is a fairly analytical
language. Most of the necessary grammatic information is communicated through word order
. With the exception of questions and highly literary or poetic works, Subject Verb Object
is the law of the land. It was not always this way. Old English, as a strikingly different inflectional
language, communicated the grammatic information it needed through word endings
and definite article
s. With the burden no long resting on a set order, some flexibility could be allowed. These are the most common types of word order found in Old English, with original text, transliterations, and translations. Long vowels are marked with accent
Direct Word Order
The default, usual order for sentences, exactly the same as in modern English. Almost all sentences declaring a fact or making an equivalence used this word order.
- Ælfréd kyning háteð grétan Wæferð biscep. - Alfred King commands to.greet Waerferth Bishop. - King Alfred commands to greet Bishop Waerferth.
- Ic eom bæcere. - I am baker. - I am a baker.
Inverted Word Order
Not much more exotic here, despite first appearences. Inverted word order procedes Verb Subject Object. This exists in modern English as well, although in a way that's not immediately recognizable. Where English inverts by pulling a helping verb out of thin air, Old English is far more practical, just taking the verb and plopping it at the beginning of the sentence. Translate literally and you'll get what sounds like just really old fashioned English. Inverted word order is used for questions, negative statements using the 'ne' particle, questions introduced by words such as 'what', 'why', 'who', and certain adverbs. Those who know German will sense a great familiarity with this sort of system.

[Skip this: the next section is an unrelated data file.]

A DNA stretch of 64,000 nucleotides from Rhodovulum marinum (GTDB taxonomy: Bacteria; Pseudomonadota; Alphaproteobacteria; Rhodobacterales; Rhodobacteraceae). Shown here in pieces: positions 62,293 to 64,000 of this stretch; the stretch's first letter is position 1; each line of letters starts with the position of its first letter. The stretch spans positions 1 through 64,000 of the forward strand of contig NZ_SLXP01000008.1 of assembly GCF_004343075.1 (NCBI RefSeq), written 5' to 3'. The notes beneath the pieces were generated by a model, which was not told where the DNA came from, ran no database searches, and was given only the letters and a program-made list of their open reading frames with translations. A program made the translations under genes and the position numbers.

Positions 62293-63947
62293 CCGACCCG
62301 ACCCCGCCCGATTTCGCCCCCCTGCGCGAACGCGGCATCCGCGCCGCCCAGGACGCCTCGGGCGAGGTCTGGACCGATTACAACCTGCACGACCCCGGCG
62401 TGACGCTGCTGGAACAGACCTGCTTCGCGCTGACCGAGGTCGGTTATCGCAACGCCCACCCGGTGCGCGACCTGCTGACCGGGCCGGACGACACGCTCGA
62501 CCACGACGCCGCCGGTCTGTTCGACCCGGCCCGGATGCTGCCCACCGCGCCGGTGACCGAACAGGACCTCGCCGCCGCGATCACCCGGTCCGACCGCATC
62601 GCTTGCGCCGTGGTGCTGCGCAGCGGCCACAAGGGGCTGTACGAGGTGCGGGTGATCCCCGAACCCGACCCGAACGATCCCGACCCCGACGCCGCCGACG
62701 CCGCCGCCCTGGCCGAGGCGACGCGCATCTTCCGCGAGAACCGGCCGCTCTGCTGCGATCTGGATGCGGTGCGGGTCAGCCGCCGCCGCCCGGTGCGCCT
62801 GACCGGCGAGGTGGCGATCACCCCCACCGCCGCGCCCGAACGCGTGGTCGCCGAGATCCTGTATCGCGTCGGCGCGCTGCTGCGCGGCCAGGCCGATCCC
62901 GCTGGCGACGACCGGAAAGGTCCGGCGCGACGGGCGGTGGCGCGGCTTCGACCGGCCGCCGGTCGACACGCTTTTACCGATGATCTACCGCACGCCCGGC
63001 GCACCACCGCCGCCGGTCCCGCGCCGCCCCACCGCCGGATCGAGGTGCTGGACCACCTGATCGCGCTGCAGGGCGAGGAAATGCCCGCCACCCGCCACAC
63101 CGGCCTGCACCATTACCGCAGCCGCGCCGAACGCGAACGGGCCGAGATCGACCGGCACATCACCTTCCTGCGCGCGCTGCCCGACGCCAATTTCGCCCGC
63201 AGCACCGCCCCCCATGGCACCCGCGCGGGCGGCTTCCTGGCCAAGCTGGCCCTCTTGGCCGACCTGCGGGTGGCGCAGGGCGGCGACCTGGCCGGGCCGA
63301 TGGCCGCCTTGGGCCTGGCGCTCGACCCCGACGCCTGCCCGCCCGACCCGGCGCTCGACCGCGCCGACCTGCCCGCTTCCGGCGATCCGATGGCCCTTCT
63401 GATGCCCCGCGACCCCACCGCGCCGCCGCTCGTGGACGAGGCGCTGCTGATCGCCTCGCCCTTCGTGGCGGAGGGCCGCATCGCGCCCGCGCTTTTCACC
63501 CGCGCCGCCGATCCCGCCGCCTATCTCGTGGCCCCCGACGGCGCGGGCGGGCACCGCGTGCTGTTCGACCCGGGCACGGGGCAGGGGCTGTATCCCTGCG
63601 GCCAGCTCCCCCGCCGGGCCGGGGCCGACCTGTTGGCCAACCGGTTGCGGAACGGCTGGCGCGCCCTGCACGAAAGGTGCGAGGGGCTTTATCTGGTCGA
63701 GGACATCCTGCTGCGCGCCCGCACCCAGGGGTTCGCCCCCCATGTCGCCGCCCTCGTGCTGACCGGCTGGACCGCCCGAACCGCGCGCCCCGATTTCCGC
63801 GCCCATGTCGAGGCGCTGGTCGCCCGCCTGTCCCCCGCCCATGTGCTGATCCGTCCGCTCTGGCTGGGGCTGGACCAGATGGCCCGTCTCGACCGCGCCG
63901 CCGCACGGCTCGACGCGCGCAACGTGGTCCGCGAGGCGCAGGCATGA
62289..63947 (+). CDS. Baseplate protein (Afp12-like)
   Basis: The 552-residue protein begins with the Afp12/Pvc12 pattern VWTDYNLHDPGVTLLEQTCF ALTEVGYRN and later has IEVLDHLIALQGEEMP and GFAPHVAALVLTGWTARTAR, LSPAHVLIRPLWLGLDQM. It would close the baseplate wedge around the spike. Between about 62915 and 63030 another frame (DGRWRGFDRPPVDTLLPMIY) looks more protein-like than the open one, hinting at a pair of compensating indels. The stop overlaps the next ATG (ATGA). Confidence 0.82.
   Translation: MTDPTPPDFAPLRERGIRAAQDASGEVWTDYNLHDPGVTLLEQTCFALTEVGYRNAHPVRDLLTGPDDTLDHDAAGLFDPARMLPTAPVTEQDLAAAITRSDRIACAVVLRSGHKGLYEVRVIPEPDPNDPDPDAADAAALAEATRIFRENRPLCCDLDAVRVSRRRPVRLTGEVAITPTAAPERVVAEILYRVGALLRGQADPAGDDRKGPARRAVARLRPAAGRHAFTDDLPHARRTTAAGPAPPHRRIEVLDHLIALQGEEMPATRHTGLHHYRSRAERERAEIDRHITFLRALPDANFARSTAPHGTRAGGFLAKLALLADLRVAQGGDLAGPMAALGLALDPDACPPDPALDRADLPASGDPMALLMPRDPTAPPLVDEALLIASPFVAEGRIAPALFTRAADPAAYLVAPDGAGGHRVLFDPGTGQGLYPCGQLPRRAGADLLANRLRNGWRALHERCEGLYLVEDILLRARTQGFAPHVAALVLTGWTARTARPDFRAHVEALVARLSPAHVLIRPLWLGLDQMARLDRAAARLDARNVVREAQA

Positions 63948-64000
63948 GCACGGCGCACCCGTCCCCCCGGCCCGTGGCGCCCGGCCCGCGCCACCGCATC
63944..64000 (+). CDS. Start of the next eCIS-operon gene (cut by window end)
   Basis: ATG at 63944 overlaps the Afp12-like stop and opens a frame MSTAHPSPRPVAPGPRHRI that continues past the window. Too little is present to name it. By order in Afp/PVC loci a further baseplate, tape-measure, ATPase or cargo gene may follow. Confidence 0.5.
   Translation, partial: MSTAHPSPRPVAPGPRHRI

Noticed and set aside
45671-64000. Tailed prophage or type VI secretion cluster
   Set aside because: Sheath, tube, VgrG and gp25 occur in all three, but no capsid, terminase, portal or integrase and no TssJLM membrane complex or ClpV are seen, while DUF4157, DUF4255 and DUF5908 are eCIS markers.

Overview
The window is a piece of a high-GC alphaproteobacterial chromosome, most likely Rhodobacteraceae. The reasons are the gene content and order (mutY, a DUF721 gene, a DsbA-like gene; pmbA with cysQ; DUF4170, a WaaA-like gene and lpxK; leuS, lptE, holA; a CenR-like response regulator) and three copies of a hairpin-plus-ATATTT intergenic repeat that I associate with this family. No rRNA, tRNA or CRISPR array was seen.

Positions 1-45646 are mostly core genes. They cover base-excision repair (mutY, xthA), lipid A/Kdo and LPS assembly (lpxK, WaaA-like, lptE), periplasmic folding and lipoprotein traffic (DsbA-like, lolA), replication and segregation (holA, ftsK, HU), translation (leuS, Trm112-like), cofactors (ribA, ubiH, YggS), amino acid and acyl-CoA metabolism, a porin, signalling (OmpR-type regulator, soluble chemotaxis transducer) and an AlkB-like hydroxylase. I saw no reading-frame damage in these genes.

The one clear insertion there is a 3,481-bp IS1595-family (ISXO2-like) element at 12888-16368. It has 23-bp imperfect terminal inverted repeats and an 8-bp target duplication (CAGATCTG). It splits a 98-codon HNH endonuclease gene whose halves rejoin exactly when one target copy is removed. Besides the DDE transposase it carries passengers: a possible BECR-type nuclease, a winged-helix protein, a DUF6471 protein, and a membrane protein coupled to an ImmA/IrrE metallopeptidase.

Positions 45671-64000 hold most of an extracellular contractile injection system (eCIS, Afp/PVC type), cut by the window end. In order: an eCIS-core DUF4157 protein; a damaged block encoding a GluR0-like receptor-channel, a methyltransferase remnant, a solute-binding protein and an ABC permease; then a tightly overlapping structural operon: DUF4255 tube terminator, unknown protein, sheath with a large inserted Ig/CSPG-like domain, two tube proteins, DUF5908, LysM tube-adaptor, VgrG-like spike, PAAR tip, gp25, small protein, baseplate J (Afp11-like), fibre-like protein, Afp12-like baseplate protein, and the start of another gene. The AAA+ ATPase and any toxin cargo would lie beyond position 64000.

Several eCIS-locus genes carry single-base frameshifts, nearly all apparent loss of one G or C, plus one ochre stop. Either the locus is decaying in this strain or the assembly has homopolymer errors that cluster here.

- Hæfst þú þá wáépnu? - Have you the weapons? Do you have the weapons?
- Ne cóm hé here - Not come he here. - He didn't come here.
- Hú háélde þú mé? - How healed you me? - How did you heal me?
- Þáér bið mycel gewinn on þáém lande. - There be great battle on the land. - There was great strife in the land.
A short note on that last one, you'll notice that the transliterated sentence is in the present tense, whereas its translation is in the past. This is due to the fact that Old English employed two different verb systems for 'to be' in the present indicative. I'm not very well-informed about the distinctions between them, but one of them was partially modeled after the irregular conjugation of the Latin verb 'to be', esse. Our modern conjugation is descended from this branch, which from so far as I can see more regularly follows distinctions between tenses than the other pattern (which did make one lasting contribution, the 'be' in 'to be').
Transposed Word Order
And here's the meat. Transposed word order is Subject Object Verb the preferred order of Latin plus many other languages, and in Old English it occurs under the exact same circumstances as in modern German. Any time you add extra information to the sentence with 'that', 'which', 'who', etc, the word order for the resulting clause must be transposed with the verb placed at the end. For dramatic flare, the subject and object may sometimes be interchanged as well, since inflection insures there will be no confusion.
- þu slép under þáém tréowe þæt God us bebéad ne hrepodon. - You slept under that tree that God us commanded not to.touch - You slept under the tree that god commanded us not to touch.
In general, the rules by which Old English word order is changed are the same as modern German. The verb likes to be in the second position, the second content element of the sentence. It will shuffle most things out of the way to remain there, and if it cannot, it will go off to sulk at the end of the sentence.
Marckwardt, Albert H. Rosier, James L. Old English Language and Literature. New York: Norton & Company, 1972.
In a fit of stupidity which I hope can be mostly blamed on sleep deprivation, the original version of this document listed the normal word order for English as Subject Object Verb. I'm not that dunderheaded normally, I swear. Thank you to those who provided corrections.